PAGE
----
Starting this weekend, we will be taking a one-month sabbatical from blogging. We will resume at the end of that period.

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  • The Becker-Posner Blog

    The Embargo of Cuba: Time to Go- Becker

    The US embargo of Cuba began in 1960, a year after Fidel Castro turned this island toward communism. It was extended to food and medicines in 1962, the same year as the showdown with Russia over the installation of missiles there. The embargo has prevented American companies from doing business with Cuba, and discouraged tourism to Cuba. The American government also tried with quite limited success to prevent other countries from trading with Cuba. In general economic embargoes are undesirable because they interfere with free trade among countries. Yet a case could be made for an embargo against Cuba. Castro not only allowed Russian missiles to be installed in Cuba, just 90 miles from Florida, but was also actively trying to interfere in other countries by sending troop...more

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  • Stan Collender's Capital Gains and Games

    Capital Gains And Games Now Being Published By Forbes

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  • Stan Collender's Capital Gains and Games

    Big Changes Are Coming To Capital Gains And Games

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  • Stan Collender's Capital Gains and Games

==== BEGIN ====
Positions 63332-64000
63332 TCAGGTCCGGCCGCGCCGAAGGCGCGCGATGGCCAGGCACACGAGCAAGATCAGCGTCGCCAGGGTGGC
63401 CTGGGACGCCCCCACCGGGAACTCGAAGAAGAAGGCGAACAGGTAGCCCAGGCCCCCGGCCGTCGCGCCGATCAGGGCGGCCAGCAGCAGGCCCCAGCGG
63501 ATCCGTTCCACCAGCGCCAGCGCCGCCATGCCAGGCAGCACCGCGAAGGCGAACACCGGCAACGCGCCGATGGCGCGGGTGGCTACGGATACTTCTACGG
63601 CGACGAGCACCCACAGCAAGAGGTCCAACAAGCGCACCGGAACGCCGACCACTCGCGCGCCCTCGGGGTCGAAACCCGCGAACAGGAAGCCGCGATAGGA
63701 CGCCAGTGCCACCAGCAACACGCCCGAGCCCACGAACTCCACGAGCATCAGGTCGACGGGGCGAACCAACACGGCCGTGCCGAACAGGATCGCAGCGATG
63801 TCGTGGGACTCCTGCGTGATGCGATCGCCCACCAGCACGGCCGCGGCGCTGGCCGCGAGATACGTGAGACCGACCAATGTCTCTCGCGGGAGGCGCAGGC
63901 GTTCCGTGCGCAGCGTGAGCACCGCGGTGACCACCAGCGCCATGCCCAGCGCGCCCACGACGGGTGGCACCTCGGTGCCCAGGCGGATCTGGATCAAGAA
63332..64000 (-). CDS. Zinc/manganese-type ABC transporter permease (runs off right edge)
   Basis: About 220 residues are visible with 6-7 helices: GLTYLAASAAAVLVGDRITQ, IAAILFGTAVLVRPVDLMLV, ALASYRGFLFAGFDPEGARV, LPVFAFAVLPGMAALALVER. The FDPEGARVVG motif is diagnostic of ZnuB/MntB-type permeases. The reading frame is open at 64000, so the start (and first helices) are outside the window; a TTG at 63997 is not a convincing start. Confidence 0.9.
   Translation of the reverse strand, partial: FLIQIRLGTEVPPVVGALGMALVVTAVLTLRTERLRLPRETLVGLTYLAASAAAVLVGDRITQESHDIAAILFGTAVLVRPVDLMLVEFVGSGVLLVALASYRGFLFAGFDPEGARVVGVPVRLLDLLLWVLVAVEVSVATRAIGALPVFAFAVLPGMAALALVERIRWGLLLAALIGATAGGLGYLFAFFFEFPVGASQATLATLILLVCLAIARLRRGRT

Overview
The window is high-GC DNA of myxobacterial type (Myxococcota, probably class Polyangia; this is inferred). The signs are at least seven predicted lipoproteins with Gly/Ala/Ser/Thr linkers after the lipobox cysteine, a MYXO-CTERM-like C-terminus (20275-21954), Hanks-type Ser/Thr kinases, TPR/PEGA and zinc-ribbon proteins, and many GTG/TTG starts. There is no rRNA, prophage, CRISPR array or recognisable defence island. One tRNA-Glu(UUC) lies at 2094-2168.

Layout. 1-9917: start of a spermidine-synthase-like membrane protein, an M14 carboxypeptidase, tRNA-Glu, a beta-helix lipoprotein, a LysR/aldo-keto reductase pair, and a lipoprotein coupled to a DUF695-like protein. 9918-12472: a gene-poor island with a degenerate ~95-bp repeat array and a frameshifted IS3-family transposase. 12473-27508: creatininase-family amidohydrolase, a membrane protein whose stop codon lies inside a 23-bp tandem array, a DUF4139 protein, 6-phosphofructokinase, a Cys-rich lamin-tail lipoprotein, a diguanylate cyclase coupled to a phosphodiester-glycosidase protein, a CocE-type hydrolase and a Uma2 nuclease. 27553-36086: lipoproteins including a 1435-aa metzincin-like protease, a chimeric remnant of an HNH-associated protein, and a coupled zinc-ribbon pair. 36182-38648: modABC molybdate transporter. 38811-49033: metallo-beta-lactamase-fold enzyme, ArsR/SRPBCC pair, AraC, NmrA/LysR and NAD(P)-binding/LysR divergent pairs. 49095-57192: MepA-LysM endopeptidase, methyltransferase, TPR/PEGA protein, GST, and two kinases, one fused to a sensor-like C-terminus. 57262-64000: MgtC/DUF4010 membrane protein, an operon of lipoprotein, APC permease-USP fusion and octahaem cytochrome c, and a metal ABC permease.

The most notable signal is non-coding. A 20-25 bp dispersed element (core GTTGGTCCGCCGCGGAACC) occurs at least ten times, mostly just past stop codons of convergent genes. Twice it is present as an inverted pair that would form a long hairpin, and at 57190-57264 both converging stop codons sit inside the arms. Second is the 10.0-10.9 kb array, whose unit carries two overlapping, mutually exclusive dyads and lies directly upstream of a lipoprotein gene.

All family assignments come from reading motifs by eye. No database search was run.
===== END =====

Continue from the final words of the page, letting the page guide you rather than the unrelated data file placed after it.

Camp Plan Puts Nail In Tax Reform Coffin For This Year, And Next, And...

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  • democracyarsenal.org

    Can the F-35 Replace the A-10?

    by Nickolai Sukharev  One of the big decisions the United States Air Force has considered over the last few months is whether to retire the A-10 Thunderbolt II fleet as a cost saving measure while developing and procuring the F-35A Lightening II. Given the Budget Control Act caps on Pentagon spending and the need to better allocate funds, officials have expressed their preference to prioritize multi-mission platforms in the inventory. But the problem is that the F-35A is not a replacement for the A-10’s close air support. The reason is simple: it lacks comparable capabilities despite a higher operating cost. Given the constrained budgetary environment, the comparative cost to maintain and operate the two aircraft should be a decisive consideration. The A-10 is a...more

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  • democracyarsenal.org

    After Geneva Talks A Consensus on Moving Forward

    By Homa Hassan The two-day round of P5+1 negotiations with Iran just concluded in Geneva and Western diplomats are carefully reviewing a detailed proposal presented by Iran. As this proposal is being reviewed ahead of the follow-on meetings in November it is important to look at what the realistic prospects of a deal will look like. Going into this week’s talks, a number of commentaries came out attempting to set negotiations up for failure. However, it is widely agreed that a negotiated solution to Iran’s controversial nuclear program is the best way to achieve a sustainable solution and a recent survey of reports and recommendations from bipartisan think tanks and high-level experts demonstrates a broad consensus on how to approach negotiations a...more